Well I got it wrong (or so it seems). Someone has 'leaked' to the FT the news that Italy will be 'given two years grace' on the deficit problem. If this is confirmed I suppose it shows that the Commission fears more the Italian voters than it does the international financial markets. Obviously a 'to the letter of the law' application of the revised SGP would present Italy with hard economic decisions (which she will face anyway), but not applying it tests yet one more time the credibility of the EU's institutions. It depends I suppose which you think is more damaging in the long run.
Here's a short extract from the FT article:
"The move, to be announced on Wednesday by the European Commission, offers some breathing space to the embattled government, on Monday confronted with worrying evidence of a prolonged recession.
A survey by Confindustria, the employers' association, indicated that industrial production in the first half of the year had fallen 0.7 per cent from the preceding half-year.
Production also declined narrowly this month from May, pointing to a possible third consecutive quarter of declining gross domestic product and therefore keeping the economy in recession. The numbers offered a fresh glimpse of the scale of the task facing Silvio Berlusconi and his government in reviving Italy's ailing economy and turning around the state's budgetary crisis. Rome has already admitted that it will breach the stability pact's deficit ceiling of 3 per cent of GDP this year, and probably next year as well.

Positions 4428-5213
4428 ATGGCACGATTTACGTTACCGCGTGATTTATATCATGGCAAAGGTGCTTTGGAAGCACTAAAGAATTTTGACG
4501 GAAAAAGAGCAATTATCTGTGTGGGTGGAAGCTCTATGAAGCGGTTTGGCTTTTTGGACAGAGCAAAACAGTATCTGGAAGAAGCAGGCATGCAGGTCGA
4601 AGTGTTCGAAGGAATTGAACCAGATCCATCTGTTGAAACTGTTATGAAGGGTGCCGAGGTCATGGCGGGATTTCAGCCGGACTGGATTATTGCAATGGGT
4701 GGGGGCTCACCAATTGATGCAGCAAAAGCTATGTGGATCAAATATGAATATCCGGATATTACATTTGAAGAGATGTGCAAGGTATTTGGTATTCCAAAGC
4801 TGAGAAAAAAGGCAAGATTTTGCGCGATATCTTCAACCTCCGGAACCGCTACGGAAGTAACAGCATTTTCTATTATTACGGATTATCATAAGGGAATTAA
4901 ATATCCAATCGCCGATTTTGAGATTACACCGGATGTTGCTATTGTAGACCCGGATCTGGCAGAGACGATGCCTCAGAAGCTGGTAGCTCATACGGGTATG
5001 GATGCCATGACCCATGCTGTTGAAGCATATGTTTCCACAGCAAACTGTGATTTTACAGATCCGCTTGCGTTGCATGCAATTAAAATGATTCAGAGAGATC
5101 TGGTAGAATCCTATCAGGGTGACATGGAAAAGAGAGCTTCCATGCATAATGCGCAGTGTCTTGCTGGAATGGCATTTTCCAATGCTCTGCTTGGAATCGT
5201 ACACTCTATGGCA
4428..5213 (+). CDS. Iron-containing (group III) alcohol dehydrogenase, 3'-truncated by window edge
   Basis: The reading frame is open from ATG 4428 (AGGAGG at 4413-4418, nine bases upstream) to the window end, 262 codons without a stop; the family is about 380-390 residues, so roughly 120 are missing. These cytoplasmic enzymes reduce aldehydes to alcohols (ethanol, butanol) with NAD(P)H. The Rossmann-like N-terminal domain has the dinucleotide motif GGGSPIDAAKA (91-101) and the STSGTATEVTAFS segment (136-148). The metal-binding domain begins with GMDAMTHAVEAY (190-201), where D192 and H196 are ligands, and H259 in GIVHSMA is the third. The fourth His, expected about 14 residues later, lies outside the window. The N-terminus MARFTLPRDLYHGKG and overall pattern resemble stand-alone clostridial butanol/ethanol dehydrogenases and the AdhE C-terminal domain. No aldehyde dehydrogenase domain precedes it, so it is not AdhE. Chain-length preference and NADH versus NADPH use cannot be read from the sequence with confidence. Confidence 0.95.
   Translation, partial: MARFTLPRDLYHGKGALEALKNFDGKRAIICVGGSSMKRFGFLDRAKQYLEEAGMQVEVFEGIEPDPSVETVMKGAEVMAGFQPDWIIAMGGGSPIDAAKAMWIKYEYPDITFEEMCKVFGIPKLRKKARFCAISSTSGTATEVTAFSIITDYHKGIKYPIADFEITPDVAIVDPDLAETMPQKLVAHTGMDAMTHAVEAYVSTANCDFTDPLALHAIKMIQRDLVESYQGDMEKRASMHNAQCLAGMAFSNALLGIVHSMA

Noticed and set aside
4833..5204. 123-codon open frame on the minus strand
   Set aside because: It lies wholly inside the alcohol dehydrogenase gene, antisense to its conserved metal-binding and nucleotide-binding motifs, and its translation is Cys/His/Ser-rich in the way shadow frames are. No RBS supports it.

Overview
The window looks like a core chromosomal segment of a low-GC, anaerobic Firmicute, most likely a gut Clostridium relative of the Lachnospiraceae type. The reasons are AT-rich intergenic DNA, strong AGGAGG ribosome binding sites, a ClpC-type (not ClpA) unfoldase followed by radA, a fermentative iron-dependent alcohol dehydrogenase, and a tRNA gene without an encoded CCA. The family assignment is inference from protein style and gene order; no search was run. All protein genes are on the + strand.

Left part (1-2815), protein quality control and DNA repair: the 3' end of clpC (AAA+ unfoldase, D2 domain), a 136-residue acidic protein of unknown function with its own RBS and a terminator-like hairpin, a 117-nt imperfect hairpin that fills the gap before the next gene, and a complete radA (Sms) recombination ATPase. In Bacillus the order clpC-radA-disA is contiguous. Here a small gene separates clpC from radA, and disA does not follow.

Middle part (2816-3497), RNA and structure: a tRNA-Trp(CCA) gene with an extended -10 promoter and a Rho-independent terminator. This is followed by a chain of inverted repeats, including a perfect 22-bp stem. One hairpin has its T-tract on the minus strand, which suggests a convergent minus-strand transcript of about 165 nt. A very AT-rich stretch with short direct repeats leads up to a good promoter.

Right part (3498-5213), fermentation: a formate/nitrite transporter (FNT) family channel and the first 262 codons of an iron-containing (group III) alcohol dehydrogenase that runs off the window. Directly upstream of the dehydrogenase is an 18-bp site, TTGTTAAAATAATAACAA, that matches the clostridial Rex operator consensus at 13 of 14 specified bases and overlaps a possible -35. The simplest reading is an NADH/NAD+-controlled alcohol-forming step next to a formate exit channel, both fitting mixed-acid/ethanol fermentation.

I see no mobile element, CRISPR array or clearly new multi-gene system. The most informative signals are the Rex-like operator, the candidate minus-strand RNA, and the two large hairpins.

Italy Economy Real Time Data Charts
Edward Hugh is only able to update this blog from time to time, but he does run a lively Twitter account with plenty of Italy related comment. He also maintains a collection of constantly updated Italy economy charts together with short text updates on a Storify dedicated page Italy - Lost in Stagnation?